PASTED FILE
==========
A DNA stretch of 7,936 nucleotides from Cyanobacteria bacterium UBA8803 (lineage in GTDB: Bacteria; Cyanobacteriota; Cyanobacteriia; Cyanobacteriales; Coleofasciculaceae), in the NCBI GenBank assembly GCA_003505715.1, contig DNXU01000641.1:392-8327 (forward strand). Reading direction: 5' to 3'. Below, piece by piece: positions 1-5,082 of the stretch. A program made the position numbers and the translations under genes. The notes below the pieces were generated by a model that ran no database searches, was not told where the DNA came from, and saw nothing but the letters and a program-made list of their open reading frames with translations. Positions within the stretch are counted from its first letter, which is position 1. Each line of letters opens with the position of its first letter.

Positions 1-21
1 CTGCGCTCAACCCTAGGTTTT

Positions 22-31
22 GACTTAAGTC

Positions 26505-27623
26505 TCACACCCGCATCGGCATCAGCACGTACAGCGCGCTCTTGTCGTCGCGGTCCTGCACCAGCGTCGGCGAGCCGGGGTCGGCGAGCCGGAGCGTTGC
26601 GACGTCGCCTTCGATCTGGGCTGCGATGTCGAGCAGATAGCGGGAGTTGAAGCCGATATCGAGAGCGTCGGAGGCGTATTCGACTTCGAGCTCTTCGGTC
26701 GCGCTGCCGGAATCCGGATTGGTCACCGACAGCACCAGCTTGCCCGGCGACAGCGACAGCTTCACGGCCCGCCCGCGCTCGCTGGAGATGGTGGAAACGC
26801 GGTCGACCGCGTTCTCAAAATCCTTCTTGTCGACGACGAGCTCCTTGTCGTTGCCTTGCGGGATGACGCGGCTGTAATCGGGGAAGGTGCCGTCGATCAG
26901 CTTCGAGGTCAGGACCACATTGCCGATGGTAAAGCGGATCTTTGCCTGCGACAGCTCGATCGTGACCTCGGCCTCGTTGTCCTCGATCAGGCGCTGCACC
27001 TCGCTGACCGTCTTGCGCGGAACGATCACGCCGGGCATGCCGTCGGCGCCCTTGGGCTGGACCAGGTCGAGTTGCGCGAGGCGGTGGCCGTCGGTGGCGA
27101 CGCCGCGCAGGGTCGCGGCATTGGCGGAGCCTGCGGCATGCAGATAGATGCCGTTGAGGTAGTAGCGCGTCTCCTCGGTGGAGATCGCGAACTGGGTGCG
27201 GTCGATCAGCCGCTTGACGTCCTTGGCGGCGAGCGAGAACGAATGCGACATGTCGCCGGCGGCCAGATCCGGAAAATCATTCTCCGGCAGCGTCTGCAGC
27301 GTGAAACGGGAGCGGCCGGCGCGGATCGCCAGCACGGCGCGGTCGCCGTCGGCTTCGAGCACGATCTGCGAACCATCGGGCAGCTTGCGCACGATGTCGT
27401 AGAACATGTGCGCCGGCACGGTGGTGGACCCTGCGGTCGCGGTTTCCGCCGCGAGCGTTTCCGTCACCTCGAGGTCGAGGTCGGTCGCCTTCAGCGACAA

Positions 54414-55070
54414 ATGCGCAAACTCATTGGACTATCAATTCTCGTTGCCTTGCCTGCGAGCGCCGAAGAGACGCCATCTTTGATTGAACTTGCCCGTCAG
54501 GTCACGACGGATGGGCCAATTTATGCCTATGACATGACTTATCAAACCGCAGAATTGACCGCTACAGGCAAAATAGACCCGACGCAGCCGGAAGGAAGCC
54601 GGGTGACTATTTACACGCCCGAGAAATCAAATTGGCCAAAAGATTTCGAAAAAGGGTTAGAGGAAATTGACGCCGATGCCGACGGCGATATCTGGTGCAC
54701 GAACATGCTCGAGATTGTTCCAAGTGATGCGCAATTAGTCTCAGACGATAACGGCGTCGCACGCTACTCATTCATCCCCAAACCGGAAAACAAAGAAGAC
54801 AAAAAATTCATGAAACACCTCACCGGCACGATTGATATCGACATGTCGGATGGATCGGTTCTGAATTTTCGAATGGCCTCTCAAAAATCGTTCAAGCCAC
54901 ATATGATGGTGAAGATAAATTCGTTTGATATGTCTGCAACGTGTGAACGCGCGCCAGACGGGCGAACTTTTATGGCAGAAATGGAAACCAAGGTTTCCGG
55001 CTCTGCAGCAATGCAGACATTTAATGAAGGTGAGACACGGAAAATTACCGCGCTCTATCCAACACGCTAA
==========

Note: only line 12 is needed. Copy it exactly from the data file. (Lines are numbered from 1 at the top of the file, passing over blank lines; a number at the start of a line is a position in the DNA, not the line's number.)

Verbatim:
27001 TCGCTGACCGTCTTGCGCGGAACGATCACGCCGGGCATGCCGTCGGCGCCCTTGGGCTGGACCAGGTCGAGTTGCGCGAGGCGGTGGCCGTCGGTGGCGA